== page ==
"It's like wearing stilettos with a track suit, it takes guts." said Yo-Landi, explaining her interpretation of Zef fashion. "It's the ultimate South African style." Yo-Landi Vi$$er and lead vocalist Ninja (real name Waddy Jones) are the self-proclaimed Zef enthusiasts and masterminds behind the musical exploits of South African rap-rave crew Die Antwoord
. Their obscene Afrikaans-laced raps are often paired with surreal imagery, like a music-video shot of Yo-Landi in a Pokémon costume exhaling butterflies. This deliciously futuristic new breed of kitsch is known as Zef: an ability to embrace both "white trash" novelties and gangster rap from the 80s and 90s era by successfully combining it into a singular modality. It takes a convergence of styles, and makes them feel both comforting and unexplored. You can almost recognize a sense of familiarity within the styling, but the pairings are too controversially mind-blowing and unlikely to have occurred naturally from any one entity, let alone an entire progression. In South Africa, however, that's exactly what happened.
Zef is the nasty, freaky, gleefully trashy underbelly of post-partheid white South African culture. Perhaps the most recognized band to fully embrace this identity is Die Antwoord, who single-handedly launched their futuristic sound and questionable fashion choices into the forefront of the Zef scene. Yo-Landi's iconic platinum locks appear to have been cut with a weed-wacker, creating a strangely evolved interpretation of the classic white-trash mullet. She is consistently seen showing off her tiny frame in metallic gold boy shorts and Pikachu tees, while her counterpart Ninja proudly showcases his montage of prison style tattoos and gold front teeth in nearly every photograph captured of him. In an interesting twist, the duo was featured in Alexander Wang's Spring 2012 T campaign video
, and again brought a chunk of media spotlight to his recent Spring 2013 show
by sitting front-row alongside Busta Rhymes, with Yo-Landi wearing a netted facial mask and Ninja sporting a 'ZEF' beanie and black hybrid jacket.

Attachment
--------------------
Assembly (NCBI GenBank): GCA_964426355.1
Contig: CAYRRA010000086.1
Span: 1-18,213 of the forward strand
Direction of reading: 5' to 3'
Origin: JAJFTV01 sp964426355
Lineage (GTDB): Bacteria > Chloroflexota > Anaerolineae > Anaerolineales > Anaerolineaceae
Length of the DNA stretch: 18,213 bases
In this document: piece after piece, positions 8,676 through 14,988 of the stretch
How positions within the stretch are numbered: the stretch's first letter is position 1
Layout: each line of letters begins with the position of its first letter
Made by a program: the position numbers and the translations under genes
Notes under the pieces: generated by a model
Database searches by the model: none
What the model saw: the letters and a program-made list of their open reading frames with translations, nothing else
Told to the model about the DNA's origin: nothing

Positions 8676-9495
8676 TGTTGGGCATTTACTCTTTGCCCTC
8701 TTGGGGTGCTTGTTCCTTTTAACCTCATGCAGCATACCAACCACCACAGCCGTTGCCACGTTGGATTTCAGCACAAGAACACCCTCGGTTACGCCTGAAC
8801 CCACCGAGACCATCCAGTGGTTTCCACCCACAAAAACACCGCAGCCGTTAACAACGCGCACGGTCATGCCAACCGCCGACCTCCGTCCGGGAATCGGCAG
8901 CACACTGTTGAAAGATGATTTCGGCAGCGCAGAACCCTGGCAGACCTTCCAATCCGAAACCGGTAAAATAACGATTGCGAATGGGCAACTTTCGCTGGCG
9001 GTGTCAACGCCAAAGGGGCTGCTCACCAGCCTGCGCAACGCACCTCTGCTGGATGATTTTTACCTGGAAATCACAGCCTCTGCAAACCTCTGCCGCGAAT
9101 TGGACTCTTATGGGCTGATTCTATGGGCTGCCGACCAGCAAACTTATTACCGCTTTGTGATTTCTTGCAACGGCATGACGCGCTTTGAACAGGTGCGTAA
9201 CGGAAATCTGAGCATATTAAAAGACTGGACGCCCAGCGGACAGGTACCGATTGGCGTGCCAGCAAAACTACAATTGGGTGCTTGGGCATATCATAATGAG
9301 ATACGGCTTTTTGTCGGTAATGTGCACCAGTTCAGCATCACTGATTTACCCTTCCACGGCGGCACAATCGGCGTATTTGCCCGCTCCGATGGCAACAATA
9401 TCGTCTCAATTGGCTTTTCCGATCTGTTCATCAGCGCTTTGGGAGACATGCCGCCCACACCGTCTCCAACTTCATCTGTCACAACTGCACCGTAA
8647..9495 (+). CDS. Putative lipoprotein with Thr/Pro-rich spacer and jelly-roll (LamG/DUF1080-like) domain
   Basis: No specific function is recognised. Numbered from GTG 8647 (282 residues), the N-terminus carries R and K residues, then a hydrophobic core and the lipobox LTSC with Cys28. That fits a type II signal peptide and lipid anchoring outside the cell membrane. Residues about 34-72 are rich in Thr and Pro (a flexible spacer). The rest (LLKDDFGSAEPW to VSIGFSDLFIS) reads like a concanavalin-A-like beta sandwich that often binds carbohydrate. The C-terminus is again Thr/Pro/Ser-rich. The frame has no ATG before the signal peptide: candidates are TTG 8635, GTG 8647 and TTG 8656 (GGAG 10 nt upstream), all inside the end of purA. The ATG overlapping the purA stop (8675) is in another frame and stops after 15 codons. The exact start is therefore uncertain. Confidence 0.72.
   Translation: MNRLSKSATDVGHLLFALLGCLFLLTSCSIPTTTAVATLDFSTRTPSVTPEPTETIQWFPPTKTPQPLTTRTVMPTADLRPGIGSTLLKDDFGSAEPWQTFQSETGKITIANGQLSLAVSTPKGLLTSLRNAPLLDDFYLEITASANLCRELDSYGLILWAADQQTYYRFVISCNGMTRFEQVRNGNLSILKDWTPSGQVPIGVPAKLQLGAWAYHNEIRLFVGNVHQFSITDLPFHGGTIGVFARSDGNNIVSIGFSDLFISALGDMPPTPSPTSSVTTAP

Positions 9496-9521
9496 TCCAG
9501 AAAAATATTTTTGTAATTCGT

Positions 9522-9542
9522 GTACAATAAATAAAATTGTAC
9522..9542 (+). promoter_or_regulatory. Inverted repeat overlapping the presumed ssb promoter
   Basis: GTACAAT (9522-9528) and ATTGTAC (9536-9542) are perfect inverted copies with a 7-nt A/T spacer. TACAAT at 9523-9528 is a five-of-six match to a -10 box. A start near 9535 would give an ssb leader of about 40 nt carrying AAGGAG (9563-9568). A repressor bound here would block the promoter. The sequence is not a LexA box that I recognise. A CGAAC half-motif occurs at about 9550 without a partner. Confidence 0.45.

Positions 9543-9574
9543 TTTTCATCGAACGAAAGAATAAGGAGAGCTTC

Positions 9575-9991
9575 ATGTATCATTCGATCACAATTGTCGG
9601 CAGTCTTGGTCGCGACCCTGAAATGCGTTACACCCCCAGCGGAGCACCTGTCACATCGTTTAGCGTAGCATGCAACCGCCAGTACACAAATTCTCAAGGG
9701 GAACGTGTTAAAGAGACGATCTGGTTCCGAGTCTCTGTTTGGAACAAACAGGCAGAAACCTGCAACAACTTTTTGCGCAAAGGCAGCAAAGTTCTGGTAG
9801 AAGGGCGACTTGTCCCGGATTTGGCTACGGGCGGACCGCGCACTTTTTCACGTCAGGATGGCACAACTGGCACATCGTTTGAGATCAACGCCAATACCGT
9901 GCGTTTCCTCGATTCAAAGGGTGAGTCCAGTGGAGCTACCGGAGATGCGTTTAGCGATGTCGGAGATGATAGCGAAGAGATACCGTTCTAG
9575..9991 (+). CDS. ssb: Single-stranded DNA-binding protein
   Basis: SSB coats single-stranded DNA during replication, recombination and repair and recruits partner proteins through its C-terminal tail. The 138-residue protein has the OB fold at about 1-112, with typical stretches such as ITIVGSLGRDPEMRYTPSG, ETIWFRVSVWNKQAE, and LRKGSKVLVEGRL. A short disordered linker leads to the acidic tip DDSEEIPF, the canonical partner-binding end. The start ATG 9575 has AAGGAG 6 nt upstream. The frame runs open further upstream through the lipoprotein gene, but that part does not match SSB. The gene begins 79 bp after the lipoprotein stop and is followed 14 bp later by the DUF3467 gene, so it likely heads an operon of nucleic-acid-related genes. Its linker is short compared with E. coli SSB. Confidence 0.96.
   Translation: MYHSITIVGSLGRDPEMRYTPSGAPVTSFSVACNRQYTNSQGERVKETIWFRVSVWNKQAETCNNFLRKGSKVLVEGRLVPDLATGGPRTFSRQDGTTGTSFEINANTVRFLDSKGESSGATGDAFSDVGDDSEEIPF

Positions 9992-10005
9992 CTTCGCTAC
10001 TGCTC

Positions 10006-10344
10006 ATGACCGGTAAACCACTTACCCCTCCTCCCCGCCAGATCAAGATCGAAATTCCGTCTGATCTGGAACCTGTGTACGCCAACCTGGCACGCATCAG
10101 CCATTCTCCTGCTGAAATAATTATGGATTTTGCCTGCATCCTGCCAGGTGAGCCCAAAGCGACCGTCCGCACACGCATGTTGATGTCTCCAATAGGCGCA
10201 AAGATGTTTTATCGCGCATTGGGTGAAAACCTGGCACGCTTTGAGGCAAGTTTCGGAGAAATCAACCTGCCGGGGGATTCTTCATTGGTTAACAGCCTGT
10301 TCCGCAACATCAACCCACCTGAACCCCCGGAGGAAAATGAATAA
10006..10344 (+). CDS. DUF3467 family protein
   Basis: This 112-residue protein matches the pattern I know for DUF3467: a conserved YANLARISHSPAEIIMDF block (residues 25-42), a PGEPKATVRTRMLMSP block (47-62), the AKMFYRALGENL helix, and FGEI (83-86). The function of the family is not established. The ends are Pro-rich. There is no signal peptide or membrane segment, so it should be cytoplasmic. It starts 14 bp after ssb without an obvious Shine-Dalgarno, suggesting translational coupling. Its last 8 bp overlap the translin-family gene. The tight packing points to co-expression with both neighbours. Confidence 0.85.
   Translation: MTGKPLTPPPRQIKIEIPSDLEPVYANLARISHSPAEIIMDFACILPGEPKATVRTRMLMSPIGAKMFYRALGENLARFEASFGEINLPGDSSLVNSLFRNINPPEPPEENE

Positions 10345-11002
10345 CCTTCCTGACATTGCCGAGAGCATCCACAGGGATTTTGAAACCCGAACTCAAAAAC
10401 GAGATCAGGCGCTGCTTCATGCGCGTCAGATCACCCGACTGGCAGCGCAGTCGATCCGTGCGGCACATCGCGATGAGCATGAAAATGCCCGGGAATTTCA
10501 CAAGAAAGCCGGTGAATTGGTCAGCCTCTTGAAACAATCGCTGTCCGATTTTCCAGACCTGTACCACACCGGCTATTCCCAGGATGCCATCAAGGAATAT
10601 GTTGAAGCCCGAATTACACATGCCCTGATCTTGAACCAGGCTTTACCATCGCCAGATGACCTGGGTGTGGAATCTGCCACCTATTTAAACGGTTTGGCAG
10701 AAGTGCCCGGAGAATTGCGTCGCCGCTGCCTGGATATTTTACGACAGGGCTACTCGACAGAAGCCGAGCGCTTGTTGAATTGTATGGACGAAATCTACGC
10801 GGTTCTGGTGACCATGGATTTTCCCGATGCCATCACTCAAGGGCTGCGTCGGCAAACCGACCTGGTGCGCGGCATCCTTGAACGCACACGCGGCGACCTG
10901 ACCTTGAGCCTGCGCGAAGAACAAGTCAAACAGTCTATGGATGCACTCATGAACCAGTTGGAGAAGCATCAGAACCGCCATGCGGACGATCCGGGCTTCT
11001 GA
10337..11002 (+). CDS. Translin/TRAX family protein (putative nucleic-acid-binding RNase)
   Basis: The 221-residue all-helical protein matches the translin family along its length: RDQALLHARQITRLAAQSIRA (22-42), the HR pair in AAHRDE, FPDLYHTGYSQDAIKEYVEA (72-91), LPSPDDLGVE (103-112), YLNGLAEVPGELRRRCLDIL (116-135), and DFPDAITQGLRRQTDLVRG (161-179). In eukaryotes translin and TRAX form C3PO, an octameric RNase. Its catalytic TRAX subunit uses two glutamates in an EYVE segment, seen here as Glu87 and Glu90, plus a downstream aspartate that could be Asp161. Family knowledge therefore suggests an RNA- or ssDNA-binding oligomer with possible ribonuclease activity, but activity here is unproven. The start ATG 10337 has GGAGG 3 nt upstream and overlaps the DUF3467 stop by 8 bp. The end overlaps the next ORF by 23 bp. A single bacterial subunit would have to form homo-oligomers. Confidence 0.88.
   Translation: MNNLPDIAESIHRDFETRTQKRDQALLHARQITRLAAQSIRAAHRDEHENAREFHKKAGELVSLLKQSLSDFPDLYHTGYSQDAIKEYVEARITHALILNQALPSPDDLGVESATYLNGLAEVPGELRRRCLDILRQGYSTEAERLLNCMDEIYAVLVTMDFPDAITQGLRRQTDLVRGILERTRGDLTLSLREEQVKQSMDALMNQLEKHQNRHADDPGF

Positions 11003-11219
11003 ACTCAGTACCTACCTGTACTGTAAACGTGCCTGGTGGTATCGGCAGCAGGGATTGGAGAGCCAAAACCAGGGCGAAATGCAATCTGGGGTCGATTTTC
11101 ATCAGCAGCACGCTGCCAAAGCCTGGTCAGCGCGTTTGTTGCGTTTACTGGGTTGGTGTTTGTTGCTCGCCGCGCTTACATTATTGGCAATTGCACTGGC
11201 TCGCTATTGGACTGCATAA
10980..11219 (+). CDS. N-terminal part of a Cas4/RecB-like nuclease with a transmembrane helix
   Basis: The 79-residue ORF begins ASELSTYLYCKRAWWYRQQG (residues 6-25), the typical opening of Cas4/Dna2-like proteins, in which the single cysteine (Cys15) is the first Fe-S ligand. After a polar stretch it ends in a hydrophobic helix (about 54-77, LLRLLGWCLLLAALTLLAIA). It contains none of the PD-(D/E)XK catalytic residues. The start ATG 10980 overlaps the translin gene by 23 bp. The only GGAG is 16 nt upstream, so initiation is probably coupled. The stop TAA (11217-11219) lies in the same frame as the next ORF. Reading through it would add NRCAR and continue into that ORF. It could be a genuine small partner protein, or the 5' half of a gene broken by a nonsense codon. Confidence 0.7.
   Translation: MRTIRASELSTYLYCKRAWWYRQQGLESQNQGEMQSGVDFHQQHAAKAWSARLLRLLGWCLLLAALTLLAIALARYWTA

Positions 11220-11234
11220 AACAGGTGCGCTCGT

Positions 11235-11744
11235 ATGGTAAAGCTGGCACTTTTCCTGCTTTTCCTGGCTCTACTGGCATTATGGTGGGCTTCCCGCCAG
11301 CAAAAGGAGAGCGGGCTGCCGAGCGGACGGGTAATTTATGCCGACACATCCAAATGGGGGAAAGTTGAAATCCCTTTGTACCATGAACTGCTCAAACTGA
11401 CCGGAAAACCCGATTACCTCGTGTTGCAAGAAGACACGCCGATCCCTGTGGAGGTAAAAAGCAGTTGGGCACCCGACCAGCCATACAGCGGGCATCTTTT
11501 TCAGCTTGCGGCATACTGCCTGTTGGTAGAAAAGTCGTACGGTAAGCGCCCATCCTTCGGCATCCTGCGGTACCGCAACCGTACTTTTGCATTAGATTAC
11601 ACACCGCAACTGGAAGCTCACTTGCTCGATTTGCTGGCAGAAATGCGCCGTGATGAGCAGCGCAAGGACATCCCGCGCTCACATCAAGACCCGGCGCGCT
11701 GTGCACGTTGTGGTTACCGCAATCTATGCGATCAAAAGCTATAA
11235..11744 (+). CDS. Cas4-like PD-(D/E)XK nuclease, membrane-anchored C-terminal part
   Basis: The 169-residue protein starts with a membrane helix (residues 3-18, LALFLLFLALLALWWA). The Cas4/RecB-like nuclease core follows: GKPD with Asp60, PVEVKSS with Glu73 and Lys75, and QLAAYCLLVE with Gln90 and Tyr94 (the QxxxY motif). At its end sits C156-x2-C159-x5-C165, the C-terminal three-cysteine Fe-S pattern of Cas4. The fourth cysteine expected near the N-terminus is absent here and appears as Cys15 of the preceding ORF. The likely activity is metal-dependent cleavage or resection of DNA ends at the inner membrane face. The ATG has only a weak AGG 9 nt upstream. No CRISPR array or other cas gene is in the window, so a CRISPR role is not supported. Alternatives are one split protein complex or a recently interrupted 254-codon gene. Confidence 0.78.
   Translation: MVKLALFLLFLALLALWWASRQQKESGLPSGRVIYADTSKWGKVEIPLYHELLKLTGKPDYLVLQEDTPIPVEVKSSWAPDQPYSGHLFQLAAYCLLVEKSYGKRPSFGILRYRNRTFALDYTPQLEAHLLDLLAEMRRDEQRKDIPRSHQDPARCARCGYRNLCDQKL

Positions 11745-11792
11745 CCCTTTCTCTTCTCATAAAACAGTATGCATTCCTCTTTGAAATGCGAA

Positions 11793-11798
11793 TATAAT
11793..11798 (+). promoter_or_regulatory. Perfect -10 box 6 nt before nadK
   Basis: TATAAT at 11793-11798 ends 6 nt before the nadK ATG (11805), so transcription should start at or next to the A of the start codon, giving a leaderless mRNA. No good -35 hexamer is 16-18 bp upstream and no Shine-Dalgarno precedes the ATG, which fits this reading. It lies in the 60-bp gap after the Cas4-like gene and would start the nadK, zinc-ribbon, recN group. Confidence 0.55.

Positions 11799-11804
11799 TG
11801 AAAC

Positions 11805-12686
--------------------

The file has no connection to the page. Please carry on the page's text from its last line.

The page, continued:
Zef is not without controversy, however, and the pair's eccentric taste has done more than raise a few eyebrows. Critics of the style suggest Die Antwoord appropriated the distinctive gangster style of the "coloreds", a term referring to South Africans of mixed racial origins. In an article written by the New York Times, "How dare a white band hit the jackpot by imitating a community whose own musicians were still largely stuck in apartheid-created slums?" A veritable pundit on such cultural matters, Rustum Kozain purported Die Antwoord as "Basically Blackface."
To individuals with this perspective of Die Antwoord's culture-blending persona, there are a couple of other key factors to consider. While the black majority of South Africa achieved political liberation in 1994, it was the whites who experienced their own form of liberation, through the power of creative expression in the form of the arts. The freedom to openly express or identify with their own sociopolitical viewpoints occurring in their own communities was and still is an entirely new privilege. Under white rule, Afrikaans art was heavily sponsored by the government and presented a rigid image of Afrikaners as upstanding Christians — a natural ruling class. After apartheid fell, white artists were free to explore a wider range of personas. Waddy Jones has sculpted, in Ninja, a persona of what embracing different cultural identities in South Africa might mean. The context in which Die Antwoord uses Zef is through the freedom of their own art form, and obviously many individuals do not yet appreciate South Africa's new found concept regarding artistic liberties.
Yo-Landi and Ninja refer to Zef as the ultimate style in both music and fashion, as well as an emerging South African subculture resulting from the apartheid being abolished. It is a healthy (if not radical) approach of taking both black and white kitsch from the early 80's and 90's, and having the freedom to express such a pairing through artistic expression and self-identification. Die Antwoord is creative without being aggressive, like Manson or Ramstein, and this is a key factor that is lacking from the American rap scene. fASHLIN appreciates that they are not only making fun of the industry, but of the rap listeners and of themselves. If anything, Die Antwoord's self proclaimed Zef mentality is the start towards a merger between any sort of racial divide in South Africa through a distinct appreciation of generic pop-culture and stereotypes. Now that the humanitarian rights of black Africans have been reinstated, any previously taboo subject matter should be open for creative discussion, especially the lighthearted topics relating to personal style and cultural tastes. Controversial or not, the ambiguous Zef mindset simply embraces a distinct flavor from both sides of the racial coin.